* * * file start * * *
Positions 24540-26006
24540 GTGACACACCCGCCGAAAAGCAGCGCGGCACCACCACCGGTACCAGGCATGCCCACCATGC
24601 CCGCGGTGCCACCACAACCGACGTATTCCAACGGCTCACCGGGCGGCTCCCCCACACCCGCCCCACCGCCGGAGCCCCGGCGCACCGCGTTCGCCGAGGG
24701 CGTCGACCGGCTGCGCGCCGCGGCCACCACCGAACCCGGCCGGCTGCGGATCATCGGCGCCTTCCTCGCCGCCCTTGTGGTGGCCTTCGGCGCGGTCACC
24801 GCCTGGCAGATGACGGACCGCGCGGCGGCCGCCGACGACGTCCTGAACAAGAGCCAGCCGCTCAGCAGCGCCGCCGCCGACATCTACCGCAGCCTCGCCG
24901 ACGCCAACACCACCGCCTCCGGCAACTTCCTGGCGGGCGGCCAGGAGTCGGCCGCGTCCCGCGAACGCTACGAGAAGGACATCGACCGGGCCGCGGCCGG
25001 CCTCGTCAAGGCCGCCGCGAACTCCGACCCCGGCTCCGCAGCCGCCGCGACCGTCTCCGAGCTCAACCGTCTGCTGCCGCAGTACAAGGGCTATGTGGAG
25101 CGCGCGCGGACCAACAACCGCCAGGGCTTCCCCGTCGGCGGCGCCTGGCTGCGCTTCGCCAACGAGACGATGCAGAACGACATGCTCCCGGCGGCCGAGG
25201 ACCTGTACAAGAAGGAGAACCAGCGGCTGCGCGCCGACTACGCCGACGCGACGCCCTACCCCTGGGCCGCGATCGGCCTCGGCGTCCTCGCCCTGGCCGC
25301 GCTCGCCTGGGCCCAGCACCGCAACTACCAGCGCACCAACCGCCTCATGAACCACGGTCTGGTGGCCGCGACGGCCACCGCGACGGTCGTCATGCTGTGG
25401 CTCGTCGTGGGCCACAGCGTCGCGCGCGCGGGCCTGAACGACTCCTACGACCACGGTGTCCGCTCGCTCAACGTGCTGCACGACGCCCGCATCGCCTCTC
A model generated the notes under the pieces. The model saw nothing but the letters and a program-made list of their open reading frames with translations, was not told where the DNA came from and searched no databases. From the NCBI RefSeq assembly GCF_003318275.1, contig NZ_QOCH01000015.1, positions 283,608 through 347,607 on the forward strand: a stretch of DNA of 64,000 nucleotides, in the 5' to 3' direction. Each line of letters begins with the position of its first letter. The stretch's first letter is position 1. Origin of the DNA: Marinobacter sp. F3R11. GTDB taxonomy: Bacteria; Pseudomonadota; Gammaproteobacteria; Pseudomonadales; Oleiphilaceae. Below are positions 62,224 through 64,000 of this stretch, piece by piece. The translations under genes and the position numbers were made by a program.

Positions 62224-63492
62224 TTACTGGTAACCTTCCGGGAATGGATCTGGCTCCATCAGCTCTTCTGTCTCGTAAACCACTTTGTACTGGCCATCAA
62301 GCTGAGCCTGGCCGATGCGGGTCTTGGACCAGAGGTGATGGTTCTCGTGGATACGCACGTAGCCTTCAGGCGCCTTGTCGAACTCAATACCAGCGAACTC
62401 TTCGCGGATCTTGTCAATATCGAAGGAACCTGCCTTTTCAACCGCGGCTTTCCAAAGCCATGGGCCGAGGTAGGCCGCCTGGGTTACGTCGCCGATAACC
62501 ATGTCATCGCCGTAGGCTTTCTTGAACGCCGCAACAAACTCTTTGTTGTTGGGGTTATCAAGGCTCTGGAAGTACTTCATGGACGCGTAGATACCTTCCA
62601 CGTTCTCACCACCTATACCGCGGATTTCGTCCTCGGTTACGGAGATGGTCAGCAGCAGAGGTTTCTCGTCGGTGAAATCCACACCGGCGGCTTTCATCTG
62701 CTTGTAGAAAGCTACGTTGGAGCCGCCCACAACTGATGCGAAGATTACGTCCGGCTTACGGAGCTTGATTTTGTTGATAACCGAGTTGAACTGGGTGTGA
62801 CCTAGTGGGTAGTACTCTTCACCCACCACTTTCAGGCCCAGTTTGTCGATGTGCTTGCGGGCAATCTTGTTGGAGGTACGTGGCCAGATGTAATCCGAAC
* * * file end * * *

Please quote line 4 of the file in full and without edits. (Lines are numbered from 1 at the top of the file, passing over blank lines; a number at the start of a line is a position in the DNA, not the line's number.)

24701 CGTCGACCGGCTGCGCGCCGCGGCCACCACCGAACCCGGCCGGCTGCGGATCATCGGCGCCTTCCTCGCCGCCCTTGTGGTGGCCTTCGGCGCGGTCACC